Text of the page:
Oh to be a teenager… The intro to this visceral, multi-award winning Flemish show features a perfect specimen of teenhood, all shiny leggings, denim and bouncy ponytail. With a spot-on mixture of gaucheness, supreme confidence and pity she warns us that watching them will make us feel old (it does) and fill us with envy (it does). Then she and her 12 noisy mates embark on a chaotic routine of crazy horseplay – teen spirit personified – repeated, often to quite hilarious effect, to different soundtracks. So we have the ballet version, the script version, the loved-up, male-only, props-only, stoner, mommy and daddy and finally the side-splitting supersized version. Performed with terrific energy by the edgy young cast, very astute and at times very very funny.

Ionad an Phiarsaigh
This is a great venue for this entertaining promenade show, where the audience follows the action from room to room of an atmospheric Georgian house – there’s even a courtyard and mini theatre out back. Billed as a historical romp, it does exactly what is says on the tin, as the eponymous (and pompous) magistrate Buck Jones pits himself against the heinous bodysnatchers, led by the notorious Larry Clinch. More panto than play, it abounds with double entendres, silly names and sillier disguises. Subplot piles upon subplot, with the busy cast double-jobbing with gusto. Enjoyable, undemanding fare from the pen of Ken Bourke, and tho the links between the scenes could have been stronger and the setting could have been exploited a bit more, the novelty value carries it along.

Gate Theatre
Everyone knows something of the story of The Birds: the strange gathering of large flocks that gradually start turning on people, attacking and ultimately killing them. In Conor McPherson’s version the unthinkable has already happened and we are left with the aftermath, a sort of post-apocalyptic nightmare inhabited by three strangers as the outside world disappears into oblivion. Some opening nighters were complaining about the slow pace and the lack of dramatics, but as someone who has neither seen the Hitchcock movie nor read the Daphne du Maurier story, I was fascinated by the whole thing. Instead of milking this fantastical premise for all its melodramatic possibilities, the playwright has chosen to largely forgo the fireworks and the histrionics and focus instead on what becomes of us when the extraordinary becomes the norm, how people thrown together in a desperate bid for survival become a sort of surrogate family, and how tensions and jealousies still seep through. That’s not to say there aren’t moments of high drama – there are, particularly in the second act – and even some light relief, but the overall feeling is one of mood and atmosphere and the dark inner workings of the soul. The lighting is murky and the fluttering soundscape is menacing and oppressive and at times quite scary. With actors of the calibre of Sinead Cusack and Ciaran Hinds, expectations are bound to be high, but the performances are so fine that the next day I found myself thinking about these characters as though I actually knew them.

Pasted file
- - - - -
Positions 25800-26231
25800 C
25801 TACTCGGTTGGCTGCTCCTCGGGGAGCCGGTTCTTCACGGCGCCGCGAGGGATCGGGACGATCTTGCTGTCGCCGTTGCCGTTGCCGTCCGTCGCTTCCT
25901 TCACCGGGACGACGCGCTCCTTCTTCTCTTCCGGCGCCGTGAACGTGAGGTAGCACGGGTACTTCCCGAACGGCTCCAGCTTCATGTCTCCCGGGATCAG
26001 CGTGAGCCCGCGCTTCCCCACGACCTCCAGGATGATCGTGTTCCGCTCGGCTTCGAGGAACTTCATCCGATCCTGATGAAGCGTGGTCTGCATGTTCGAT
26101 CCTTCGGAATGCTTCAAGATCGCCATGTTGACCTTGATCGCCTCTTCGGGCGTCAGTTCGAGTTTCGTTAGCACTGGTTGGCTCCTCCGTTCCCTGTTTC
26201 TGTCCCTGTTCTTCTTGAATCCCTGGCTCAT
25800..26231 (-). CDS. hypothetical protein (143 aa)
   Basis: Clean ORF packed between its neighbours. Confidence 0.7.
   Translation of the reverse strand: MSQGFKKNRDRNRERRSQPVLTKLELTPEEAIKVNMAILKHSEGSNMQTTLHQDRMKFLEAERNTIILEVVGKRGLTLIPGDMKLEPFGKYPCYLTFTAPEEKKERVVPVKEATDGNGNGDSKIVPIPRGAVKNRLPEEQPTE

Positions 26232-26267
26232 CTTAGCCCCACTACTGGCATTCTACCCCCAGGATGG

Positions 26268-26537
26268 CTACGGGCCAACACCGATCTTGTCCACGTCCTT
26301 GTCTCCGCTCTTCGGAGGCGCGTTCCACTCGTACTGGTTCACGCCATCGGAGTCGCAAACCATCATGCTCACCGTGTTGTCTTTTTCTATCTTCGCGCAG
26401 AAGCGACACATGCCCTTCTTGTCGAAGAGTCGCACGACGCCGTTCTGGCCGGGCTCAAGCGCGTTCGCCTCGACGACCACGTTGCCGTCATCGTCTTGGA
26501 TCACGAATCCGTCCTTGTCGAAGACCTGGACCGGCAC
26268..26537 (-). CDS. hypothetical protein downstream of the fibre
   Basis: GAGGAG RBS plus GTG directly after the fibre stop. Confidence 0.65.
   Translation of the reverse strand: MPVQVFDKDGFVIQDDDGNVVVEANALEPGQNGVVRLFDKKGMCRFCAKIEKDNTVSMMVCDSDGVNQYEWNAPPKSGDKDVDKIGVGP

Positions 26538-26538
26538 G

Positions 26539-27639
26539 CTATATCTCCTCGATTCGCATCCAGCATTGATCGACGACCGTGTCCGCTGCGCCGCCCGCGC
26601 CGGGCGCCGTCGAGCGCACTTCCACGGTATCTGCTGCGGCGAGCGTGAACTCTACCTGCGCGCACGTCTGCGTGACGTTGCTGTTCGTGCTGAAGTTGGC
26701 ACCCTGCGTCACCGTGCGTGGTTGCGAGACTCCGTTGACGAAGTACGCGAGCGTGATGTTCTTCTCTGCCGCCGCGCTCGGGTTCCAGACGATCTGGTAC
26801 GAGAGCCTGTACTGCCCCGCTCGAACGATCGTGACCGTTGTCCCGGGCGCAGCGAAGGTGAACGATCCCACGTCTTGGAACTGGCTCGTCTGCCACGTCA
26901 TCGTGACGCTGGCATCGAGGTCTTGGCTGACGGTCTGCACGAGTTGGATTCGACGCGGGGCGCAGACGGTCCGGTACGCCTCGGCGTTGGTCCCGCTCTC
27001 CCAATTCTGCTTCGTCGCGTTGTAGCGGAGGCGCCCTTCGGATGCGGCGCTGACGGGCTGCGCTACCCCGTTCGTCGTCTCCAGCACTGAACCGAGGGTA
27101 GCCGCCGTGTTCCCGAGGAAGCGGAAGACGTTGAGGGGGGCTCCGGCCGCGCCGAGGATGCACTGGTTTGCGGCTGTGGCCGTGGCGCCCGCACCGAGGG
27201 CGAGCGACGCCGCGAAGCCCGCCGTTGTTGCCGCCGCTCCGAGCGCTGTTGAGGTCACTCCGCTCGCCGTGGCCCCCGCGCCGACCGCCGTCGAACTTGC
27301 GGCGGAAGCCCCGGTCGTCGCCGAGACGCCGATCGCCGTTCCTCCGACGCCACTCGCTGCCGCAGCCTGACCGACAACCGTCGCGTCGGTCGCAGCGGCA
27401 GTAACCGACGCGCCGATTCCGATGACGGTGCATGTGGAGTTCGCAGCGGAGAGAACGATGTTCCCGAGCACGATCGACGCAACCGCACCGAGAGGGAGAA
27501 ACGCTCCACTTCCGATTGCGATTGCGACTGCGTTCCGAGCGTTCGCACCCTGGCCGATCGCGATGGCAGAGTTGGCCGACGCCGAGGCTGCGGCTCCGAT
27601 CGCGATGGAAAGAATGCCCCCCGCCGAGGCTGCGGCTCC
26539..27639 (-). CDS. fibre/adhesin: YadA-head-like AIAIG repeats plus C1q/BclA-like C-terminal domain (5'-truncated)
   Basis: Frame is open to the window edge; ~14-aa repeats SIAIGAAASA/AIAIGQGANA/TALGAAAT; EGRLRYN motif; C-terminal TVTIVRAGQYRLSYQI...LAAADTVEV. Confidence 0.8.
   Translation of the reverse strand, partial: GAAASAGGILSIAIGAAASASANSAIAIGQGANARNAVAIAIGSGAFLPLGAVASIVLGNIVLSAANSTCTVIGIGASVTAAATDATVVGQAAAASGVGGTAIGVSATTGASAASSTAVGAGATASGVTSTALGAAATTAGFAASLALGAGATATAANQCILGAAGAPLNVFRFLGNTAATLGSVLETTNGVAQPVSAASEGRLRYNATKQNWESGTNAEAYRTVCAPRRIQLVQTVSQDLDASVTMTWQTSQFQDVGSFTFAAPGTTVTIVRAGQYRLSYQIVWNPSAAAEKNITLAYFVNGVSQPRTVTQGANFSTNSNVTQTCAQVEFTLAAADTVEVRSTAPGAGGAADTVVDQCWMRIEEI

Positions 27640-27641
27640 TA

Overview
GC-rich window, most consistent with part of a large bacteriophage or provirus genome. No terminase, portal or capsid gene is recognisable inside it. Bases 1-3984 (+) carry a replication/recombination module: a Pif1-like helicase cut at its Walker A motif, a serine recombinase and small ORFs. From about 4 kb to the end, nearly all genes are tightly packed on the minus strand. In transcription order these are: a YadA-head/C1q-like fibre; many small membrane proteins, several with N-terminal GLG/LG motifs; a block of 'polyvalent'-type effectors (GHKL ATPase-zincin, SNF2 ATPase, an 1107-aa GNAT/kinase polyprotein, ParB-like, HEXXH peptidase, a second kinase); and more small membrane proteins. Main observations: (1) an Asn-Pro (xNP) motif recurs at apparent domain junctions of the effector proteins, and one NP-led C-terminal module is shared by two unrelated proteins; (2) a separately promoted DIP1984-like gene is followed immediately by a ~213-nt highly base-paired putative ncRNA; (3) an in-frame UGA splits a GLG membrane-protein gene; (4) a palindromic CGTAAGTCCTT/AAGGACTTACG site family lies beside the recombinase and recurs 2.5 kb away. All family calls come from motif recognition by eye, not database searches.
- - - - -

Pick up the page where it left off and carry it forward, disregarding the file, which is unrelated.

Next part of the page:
There’s a Hansel and Gretel for kids at The Ark; Pan Pan’s The Crumb Trail is the adult version. It’s already played to rave reviews in New York and Dusseldorf, and we’re treated to excerpts of said reviews before the cast introduce themselves – no illusions there, then, as we are led into the dark heart of the Brothers Grimm. Post-modern and deconstruction are words that have become increasingly clichéd, but they’re hard to avoid around Pan Pan, as this fairytale of abandonment is cracked open to reveal an even murkier agenda, interspersed with moments of utter frivolity. Snatches of Hamlet and a particularly queasy dose of skype sex vie with mad dancing, discourses on intelligent tights or the notion of transforming a discarded womb into a dreamcatcher. A clever mix of hi-tech and lo-tech combines live music with the shadow-like filmed version, You Tube out-takes and video, while old-fashioned overhead projectors, framed by dried grass or bits of coloured paper, provide a very effective lighting design.